September, 2016


We're about more than just birds (though obviously we like them a lot).

Families blog

Here are some ideas and guidance to help your family make the most of the UK's fantastic wildlife
  • Be WOWed by nature this autumn

    Every now and then nature can surprise you and leave you awestruck.

    And it's not just the big and spectacular, like having a golden eagle soar over your head, it can be encountering a hedgehog on your walk home. It's special to you. 

    Even when you’re looking for something specific, in the right spot at the right time, you can never guarantee success. And that’s what makes seeing it so special. It’s a unique moment that can’t be faked.

    As part of our new online award scheme, Wild Challenge, we’re challenging you to go out and find these inspirational moments in nature. The idea of the whole scheme is to get you and your family closer to nature. 

    So what better place to start than with a bit of a spectacle

    Why not give it a try? All you have to do to complete the nature wow activity is capture a bit of one of these wow moments as a picture on your phone, or if you’re feeling creative you could do a drawing or poem inspired by what you saw and send that in instead.

    There's more info on the nature wow activity page. And if you've not already, register for Wild Challenge: it's fun and free!

    To whet your appetite for nature this autumn here’s a run-down of some of the best things to look out for at this time of year:

    1. Deer rutting

    Red deer roaring. Image by David Nunn (

    2. Geese arriving

    Pink-footed geese landing. Image by Ian S (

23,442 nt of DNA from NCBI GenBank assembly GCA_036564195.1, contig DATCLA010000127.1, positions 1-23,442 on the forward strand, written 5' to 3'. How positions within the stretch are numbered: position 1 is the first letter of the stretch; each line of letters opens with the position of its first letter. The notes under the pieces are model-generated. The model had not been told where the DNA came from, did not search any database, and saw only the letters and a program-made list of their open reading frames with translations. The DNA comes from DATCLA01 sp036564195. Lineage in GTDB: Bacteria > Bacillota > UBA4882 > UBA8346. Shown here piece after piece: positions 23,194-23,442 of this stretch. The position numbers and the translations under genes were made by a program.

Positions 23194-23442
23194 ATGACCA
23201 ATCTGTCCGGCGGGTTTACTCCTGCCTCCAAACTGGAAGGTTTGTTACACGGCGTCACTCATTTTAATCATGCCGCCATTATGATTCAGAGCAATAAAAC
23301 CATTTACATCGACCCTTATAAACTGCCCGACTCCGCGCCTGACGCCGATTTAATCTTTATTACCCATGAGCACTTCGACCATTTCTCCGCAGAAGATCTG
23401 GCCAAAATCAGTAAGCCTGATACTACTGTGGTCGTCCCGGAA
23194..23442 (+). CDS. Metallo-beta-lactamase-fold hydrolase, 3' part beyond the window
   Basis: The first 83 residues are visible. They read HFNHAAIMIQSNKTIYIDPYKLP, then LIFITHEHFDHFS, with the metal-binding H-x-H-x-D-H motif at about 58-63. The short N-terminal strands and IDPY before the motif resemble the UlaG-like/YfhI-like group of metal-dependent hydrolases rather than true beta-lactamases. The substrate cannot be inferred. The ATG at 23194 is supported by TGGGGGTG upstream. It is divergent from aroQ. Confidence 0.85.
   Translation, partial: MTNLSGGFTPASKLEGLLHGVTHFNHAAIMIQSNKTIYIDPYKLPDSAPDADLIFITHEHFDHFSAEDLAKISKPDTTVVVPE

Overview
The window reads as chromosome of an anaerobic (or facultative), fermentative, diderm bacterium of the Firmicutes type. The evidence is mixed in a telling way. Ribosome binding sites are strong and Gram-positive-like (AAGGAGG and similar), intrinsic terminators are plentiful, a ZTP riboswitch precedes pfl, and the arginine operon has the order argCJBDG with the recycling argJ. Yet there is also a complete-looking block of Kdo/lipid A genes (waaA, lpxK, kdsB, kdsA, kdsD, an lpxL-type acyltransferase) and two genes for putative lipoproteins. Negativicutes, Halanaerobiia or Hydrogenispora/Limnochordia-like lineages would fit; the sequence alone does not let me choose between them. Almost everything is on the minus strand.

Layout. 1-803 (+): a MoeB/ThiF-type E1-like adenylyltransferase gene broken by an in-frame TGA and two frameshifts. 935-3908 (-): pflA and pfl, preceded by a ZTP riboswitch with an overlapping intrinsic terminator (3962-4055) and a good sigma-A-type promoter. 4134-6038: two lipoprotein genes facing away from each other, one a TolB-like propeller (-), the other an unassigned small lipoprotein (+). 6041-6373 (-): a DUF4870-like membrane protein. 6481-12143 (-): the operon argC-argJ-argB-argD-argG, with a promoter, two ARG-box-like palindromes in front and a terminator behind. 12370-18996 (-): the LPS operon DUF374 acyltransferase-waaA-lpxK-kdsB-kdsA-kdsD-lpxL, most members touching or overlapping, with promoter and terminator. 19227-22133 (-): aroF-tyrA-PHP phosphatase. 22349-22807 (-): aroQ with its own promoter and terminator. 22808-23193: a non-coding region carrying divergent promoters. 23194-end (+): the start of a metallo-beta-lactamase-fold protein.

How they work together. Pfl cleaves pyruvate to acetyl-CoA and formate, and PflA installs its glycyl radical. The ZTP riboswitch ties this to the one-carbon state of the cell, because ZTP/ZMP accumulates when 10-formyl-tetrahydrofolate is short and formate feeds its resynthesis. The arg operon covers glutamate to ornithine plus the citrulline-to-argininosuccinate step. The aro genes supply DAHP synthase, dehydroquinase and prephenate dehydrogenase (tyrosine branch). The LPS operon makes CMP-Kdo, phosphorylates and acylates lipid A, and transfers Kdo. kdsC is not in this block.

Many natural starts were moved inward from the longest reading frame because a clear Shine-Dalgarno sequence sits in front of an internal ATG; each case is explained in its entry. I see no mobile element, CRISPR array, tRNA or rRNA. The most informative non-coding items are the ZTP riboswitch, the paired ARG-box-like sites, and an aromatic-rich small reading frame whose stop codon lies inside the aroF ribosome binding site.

3. Leaves changing

    Autumn colours at Lady's Walk, Ashridge Forest. Image by ukgardenphotos (

    4. Stars revealing

    Star trails in the night sky. Image by Paul McDonald (

    5. Starlings murmurating

    Starling roost. Image by Graham Catley (

    So get outside, and be wowed by nature this autumn.

  • Halloween approaches

    As the days lengthen and the leaves fall from the trees, there's no escaping it, autumn is here. 

    And with the arrival of autumn, it's time to reap the rewards of seeds sown in spring. 

    Earlier in the year we sent our Family Members a pack of pumpkin seeds, hopefully these have grown into healthy plants yielding hefty orange fruit in plenty of time for Halloween! If not there's always the supermarket. 

    In a couple of weeks time we'll also be sending our family members a special Halloween pack to help you make the most of your pumpkin and the autumn festivities. If that mean's you, be sure to keep an eye out for the post man.

    To get you in the mood for this holiday. Here's a selection of Halloween inspired nature pictures from our online archive RSPB-Images:

    This is the Shaggy Ink-cap mushroom, certainly the goth of the fungi world. Just look at that hair do! The drips are actually thousands of spores, each one with the potential to grow a new mushroom. 

    This ghost like visage belongs to the Dead-man's Fingers anemone, found lurking on the ocean floor around the UK coast.  

    Grave yards at night can too spooky for the bravest of us, but seeing old gravestones in the light can reveal beautiful lichens. Some live for hundreds of years.